Court ruling clears way for charter schools to expand outside Philly

A Commonwealth Court ruling on Tuesday could pave the way for charter schools outside Philadelphia to expand their operations and take on more students.

In a 2-1 ruling, the court overturned an earlier decision from the state’s Charter Appeal Board that blocked the Lehigh Valley Dual Language Charter School from expanding its operations beyond a single school building.

The LVDLCS argued it was unable to find a single building large enough to accommodate its growing enrollment, and tried to change its charter to allow a second location but was denied by the school board of the Bethlehem School District, where it operates. State law allows charter schools in Philadelphia to operate at multiple locations, but it limits all other charter schools to single locations.

In the majority opinion, Judge Renee Cohn Jubelirer said the court would not rely on “permissive special provisions” that allow charter schools in only one school district to expand.

That rule, she wrote, prohibits “the ability of all other charter schools in other school districts to amend the terms of their existing charters to allow the charter schools to make the fundamental decisions that would allow the school to continue to operate, such as adding a second location for existing students.”

Carlos Lopez, co-founder of LVDLCS, said in a statement: “Our goal is to provide a solid educational background for our middle school students. We are pleased that this ruling clarifies for other charter schools in this state whether or not they can operate in two separate buildings outside Philadelphia.”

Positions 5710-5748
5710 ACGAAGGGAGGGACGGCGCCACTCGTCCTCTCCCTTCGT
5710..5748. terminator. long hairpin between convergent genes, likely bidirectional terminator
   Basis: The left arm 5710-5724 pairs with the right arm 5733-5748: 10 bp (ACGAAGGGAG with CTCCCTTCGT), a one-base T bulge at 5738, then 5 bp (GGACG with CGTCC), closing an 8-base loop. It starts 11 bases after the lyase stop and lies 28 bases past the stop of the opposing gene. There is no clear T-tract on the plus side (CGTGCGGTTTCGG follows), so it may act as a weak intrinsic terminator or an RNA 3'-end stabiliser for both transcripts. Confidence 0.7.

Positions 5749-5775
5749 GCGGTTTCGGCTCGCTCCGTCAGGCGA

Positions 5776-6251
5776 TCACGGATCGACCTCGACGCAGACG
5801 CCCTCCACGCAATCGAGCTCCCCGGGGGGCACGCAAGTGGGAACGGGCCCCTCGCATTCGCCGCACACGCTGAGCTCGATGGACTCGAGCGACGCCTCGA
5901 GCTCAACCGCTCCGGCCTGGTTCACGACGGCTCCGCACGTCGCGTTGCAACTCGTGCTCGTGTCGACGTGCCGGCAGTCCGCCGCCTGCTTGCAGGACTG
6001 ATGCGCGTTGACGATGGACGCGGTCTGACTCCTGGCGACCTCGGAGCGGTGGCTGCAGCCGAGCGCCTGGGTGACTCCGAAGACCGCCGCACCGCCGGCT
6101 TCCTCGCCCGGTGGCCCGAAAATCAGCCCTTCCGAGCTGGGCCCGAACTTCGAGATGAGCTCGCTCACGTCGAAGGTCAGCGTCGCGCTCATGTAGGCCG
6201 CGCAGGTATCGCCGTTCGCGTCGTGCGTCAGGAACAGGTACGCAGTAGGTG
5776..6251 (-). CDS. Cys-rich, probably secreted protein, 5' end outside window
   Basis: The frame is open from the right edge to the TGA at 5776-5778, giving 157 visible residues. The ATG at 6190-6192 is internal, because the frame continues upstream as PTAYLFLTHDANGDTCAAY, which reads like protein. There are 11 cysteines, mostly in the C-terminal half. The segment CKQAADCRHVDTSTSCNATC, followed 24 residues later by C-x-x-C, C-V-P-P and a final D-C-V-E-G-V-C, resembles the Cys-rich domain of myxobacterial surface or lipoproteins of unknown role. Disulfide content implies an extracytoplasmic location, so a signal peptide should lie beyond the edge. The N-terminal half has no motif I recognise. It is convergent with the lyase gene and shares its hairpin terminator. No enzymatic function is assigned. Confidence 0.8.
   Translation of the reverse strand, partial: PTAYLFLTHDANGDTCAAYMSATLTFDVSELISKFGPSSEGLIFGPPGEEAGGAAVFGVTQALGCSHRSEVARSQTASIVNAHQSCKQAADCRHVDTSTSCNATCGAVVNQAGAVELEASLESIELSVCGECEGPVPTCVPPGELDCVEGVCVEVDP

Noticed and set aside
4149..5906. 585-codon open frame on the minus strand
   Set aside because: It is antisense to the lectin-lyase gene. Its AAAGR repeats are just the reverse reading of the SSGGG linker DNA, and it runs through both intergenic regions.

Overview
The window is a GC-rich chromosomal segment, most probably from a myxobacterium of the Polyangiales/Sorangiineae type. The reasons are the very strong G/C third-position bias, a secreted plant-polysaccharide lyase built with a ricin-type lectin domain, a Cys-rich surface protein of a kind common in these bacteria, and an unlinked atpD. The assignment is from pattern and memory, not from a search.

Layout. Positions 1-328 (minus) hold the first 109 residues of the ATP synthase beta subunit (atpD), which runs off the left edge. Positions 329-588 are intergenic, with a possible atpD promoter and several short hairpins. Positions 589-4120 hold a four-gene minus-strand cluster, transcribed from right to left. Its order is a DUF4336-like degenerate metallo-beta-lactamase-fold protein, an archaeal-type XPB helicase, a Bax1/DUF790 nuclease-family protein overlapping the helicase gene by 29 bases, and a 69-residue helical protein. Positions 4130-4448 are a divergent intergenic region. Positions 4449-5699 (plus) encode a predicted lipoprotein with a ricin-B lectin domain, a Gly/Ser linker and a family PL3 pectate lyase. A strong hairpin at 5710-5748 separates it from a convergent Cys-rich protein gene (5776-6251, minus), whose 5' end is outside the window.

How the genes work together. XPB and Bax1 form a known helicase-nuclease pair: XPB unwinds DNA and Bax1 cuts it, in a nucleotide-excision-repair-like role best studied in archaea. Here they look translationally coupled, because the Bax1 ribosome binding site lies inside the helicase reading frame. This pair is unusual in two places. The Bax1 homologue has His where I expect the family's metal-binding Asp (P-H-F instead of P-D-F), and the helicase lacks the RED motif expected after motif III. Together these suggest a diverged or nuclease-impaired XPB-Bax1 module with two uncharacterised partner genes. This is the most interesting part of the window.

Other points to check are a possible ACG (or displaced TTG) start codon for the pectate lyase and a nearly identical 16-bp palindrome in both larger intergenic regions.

The school, which runs from kindergarten through eighth grade, plans to house students in sixth, seventh and eighth grades at the new location.

The court ordered the state Charter Appeals Board to hold another hearing on the question of whether the charter school can open a second location, thus giving the school district a chance to oppose those plans for other reasons.

The court ruled in 2012 that two other charter schools were allowed to expand their operations beyond a single location, and Jubelirer leaned heavily on those decision in the majority opinion.

In a dissenting opinion, Judge Dan Pellegrini wrote the majority opinion “conjures up” a questionable rationale for overturning the board’s decision about LVDLCS, based on cases that should not have served as legal precedents.

“The charter school law only permits an application for a charter school, and not a charter school district, except in Philadelphia,” he wrote. “In analyzing the law, it is clear that only one location is allowed for one charter.”

As an interesting footnote to the decision — or a comment on the oddly intertwined familial relationships in Pennsylvania politics — consider this: Judge Jubelirer, who wrote the majority opinion in this case, is the wife of former state Sen. Bob Jubelirer, who was president of the state Senate when the charter school law at issue was passed in 1997.

Jeff Jubelirer, who is Bob’s son and Renee’s stepson, now works at a Philadelphia public relations firm and lists charter-school advocacy groups among his clients.

Eric Boehm can be reached at and follow @PAIndependent on Twitter for more.

The Pennsylvania Independent is a public interest journalism project dedicated to promoting open, transparent, and accountable state government by reporting on the activities of agencies, bureaucracies, and politicians in the Commonwealth of Pennsylvania. It is funded by the Franklin Center for Government and Public Integrity, a libertarian nonprofit organization.